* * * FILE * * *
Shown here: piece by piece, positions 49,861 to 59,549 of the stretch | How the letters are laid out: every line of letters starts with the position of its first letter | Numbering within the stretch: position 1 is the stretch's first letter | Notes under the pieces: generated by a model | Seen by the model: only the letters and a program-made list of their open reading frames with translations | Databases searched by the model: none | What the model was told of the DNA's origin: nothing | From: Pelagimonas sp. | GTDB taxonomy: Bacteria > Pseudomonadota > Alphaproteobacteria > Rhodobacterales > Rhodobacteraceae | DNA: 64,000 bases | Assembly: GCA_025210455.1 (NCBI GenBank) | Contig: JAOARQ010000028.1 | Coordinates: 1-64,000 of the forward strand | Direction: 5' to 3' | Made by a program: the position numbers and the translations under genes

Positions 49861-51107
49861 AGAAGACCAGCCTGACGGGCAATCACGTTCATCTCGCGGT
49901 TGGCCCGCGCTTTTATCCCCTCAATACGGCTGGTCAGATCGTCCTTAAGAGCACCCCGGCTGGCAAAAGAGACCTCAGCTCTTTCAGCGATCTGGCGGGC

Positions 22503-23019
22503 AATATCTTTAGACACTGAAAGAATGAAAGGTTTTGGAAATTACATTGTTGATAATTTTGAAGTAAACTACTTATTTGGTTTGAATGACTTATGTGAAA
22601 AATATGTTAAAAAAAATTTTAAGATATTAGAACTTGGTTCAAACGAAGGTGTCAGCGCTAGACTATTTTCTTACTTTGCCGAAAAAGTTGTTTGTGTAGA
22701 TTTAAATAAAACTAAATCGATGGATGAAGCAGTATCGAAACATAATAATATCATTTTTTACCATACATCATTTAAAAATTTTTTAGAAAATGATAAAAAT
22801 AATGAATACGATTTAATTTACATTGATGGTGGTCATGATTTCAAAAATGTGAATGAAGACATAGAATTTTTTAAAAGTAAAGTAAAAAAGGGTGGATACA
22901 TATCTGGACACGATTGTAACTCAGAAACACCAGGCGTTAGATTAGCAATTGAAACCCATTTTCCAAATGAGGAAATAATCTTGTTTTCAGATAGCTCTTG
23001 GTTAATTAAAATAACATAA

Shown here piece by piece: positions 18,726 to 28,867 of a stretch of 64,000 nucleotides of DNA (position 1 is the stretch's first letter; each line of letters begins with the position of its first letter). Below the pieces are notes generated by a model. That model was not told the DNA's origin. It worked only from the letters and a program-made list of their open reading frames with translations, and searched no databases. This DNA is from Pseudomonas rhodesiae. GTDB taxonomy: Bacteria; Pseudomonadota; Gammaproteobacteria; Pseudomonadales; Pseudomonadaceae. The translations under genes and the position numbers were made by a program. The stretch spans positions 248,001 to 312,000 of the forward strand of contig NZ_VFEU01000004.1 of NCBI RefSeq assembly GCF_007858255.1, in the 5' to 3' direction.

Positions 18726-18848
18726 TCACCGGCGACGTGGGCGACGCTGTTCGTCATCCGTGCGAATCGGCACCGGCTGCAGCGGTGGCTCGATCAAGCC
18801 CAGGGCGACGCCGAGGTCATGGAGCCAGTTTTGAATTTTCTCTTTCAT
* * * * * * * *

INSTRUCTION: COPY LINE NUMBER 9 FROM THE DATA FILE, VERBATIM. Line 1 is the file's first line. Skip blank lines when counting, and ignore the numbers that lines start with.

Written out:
22801 AATGAATACGATTTAATTTACATTGATGGTGGTCATGATTTCAAAAATGTGAATGAAGACATAGAATTTTTTAAAAGTAAAGTAAAAAAGGGTGGATACA